By Mohammed Michael Harfoush
True to journalistic form, the communication forum dubbed #RealNews2017, didn’t bury the lead and hold off on what many considered the event’s main draw but, instead, after a few brief words from sponsors and organizers, put MSNBC’s “Hardball” host, Chris Matthews, front and center on stage, and from the audience’s resounding applause, the event seemed to be kicking off in a grand fashion.
Being a political commentator, an author, a talk show host, as well as a former speech writer with experience serving in the Peace Corps, Matthews brought a unique perspective to the forum as he doled out personal insights about the business to tomorrow’s future journalists.
Starting out, Matthews, in an obvious attempt to connect with his largely local George Mason University audience, decided to rhetorically fumble out of the gate and quote, not the man for whom the university he was speaking at is named, but for some inexplicable reason that must have seemed like a good idea in his “Hardball” mind, quote another famous Virginian by the name of Thomas Jefferson, stating, “… were it left to me to decide whether we should have a government without newspapers, or newspapers without a government, I should not hesitate a moment to prefer the latter.”
One can forgive the obvious rhetorical faux pas, given the nature of the event but, although the quote was technically relevant, given the context of the forum, it still seemed like a negligent slap in the face to another founding father and drafter of the original Virginia Declaration of Rights — the basis for the United States Bill of Rights, in his own house.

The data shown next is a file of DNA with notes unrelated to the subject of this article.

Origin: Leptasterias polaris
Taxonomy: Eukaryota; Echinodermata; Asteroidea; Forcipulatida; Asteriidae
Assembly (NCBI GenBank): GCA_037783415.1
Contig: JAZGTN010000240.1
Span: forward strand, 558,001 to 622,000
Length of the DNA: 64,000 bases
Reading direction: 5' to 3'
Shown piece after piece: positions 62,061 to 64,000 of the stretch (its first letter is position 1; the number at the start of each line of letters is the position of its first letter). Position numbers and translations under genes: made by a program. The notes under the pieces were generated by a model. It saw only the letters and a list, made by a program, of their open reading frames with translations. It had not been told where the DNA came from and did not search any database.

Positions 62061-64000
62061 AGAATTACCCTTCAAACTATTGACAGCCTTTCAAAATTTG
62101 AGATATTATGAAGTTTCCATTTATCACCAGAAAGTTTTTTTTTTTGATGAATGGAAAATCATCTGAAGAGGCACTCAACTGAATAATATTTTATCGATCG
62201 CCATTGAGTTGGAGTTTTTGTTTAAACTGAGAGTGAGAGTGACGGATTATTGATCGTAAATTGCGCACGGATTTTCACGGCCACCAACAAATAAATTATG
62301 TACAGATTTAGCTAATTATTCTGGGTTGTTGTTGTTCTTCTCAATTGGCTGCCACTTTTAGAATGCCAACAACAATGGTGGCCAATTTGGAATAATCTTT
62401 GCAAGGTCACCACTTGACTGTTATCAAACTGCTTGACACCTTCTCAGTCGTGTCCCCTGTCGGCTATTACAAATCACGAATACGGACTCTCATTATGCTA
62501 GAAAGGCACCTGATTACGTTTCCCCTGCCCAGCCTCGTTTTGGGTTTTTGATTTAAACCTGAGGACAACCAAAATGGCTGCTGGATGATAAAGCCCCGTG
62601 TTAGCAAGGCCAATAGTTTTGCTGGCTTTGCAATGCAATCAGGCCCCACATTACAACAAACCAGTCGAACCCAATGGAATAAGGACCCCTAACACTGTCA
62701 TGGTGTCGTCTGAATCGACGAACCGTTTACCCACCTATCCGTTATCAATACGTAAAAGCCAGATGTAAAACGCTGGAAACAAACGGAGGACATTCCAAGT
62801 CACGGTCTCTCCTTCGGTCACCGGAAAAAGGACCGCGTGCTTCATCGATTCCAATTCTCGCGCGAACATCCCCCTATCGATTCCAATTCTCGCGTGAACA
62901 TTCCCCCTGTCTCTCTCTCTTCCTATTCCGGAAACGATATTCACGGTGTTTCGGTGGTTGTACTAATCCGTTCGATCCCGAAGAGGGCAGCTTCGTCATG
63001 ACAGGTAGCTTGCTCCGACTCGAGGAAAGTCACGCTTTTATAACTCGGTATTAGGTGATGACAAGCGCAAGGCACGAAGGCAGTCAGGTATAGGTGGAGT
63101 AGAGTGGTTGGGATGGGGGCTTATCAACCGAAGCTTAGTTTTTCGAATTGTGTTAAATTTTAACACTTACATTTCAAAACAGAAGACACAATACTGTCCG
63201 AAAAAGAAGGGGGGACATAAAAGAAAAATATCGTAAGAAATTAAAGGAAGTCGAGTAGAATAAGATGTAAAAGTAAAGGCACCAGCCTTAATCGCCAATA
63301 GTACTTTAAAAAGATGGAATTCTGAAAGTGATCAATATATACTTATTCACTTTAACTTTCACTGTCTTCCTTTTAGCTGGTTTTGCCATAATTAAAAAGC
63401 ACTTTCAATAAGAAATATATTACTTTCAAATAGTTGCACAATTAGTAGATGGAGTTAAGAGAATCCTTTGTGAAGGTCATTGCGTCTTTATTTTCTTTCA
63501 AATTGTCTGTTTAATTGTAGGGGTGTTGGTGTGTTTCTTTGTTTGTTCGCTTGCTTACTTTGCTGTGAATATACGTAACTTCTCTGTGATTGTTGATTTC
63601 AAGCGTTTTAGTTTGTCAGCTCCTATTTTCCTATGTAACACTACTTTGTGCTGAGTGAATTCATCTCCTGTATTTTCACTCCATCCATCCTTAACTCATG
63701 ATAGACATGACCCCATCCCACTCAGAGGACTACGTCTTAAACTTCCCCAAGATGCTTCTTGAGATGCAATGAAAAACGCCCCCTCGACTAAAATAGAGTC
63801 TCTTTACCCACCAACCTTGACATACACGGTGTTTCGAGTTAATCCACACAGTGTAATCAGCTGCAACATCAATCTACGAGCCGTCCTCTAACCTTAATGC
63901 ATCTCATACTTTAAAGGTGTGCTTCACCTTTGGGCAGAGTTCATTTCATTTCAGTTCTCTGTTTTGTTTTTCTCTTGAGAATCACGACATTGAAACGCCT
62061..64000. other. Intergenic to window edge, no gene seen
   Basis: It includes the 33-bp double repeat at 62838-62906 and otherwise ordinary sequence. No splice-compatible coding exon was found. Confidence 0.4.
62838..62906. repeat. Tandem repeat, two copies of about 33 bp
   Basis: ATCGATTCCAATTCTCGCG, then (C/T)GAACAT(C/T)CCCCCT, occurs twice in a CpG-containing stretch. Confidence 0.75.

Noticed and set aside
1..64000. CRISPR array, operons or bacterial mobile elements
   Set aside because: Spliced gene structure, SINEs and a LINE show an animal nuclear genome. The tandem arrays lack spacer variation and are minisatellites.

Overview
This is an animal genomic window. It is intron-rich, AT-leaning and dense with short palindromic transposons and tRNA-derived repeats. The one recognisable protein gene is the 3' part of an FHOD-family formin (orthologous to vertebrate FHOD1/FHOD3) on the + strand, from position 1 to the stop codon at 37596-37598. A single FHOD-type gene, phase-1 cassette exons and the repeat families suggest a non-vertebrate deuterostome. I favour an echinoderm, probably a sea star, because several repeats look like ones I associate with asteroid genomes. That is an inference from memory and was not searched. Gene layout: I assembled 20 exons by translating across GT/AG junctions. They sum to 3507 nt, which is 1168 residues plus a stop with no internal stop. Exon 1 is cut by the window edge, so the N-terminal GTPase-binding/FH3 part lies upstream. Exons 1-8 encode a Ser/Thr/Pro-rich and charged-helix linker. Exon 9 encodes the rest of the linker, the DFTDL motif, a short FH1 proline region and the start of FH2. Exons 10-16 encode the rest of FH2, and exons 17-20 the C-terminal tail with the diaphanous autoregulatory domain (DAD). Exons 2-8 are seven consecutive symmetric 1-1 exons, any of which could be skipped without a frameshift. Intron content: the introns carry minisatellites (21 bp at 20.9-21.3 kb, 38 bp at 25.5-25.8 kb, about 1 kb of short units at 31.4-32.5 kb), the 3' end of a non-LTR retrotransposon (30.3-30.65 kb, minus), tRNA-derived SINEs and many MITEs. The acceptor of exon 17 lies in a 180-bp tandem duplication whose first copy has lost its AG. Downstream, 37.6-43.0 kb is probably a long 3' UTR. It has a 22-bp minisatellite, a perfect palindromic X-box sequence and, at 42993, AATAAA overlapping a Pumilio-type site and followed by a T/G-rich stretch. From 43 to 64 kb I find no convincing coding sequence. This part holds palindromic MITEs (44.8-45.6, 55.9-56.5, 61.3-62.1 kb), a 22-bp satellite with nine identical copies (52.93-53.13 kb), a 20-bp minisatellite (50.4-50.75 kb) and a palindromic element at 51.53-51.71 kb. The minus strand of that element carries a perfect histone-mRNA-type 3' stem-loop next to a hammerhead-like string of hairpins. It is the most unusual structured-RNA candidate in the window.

Matthews continued on by making the point that access to newspapers and media is of paramount importance, but even more important is the general masses’ ability to interpret and understand what they are being told by the media.
Matthews then went on to list a series of newspapers and media outlets by name, in what seemed like a transparent attempt to stretch his keynote speech to a length permissible to forum organizers, before making an antagonizing reference to our president’s primary means of communicating with the public (Twitter), and asking the audience how they could possibly know where to go for, and what to take as, truth.
Continuing with his flawed approach to connect with his audience — this time with the youth — as an elderly, wealthy, white male, Matthews decided to explicitly paraphrase Samuel L. Jackson, and ask the audience, “What’s in your brain?”
Matthews went on for a few additional minutes asking a series of half-hearted rhetorical questions such as, “Who do we trust, when knowing the truth requires judgement?” for which he gave no clear-cut answer, but given his having a show on MSNBC, one can safely assume that he’d like his own program to be where the audience attending goes for said answers, if for no other reason than a quick boost in his ratings.
“We cannot automatically trust our leaders to give us the facts,” said Matthews, followed by a quick, what seemed to be, pandering recommendation list to the youth, of today’s most popular left-leaning political satirists.
Matthews then, in a blatant disregard for the environment in which he was speaking, asked his audience consisting of media professionals, college professors and journalism students, in a skeptical and condescending tone, “Do you really want to get into this world of media?” Further showcasing his speech’s out of touch and tone-deaf messaging.
Matthews wound down his speech by stating, “[In this business] you can push like mad, and you still need breaks.” He went on to confess that all the work he’s put into his career over the years, probably wouldn’t have gotten him as far as he’s made it if he didn’t catch multiple breaks along the way, due to pure luck — disheartening words for the future journalists in the room that have spent thousands of dollars, and were likely to spend thousands more, to get a leg up and be successful in a business that Matthews says, comes down to a few lucky breaks, if you’re fortunate enough to stumble onto them.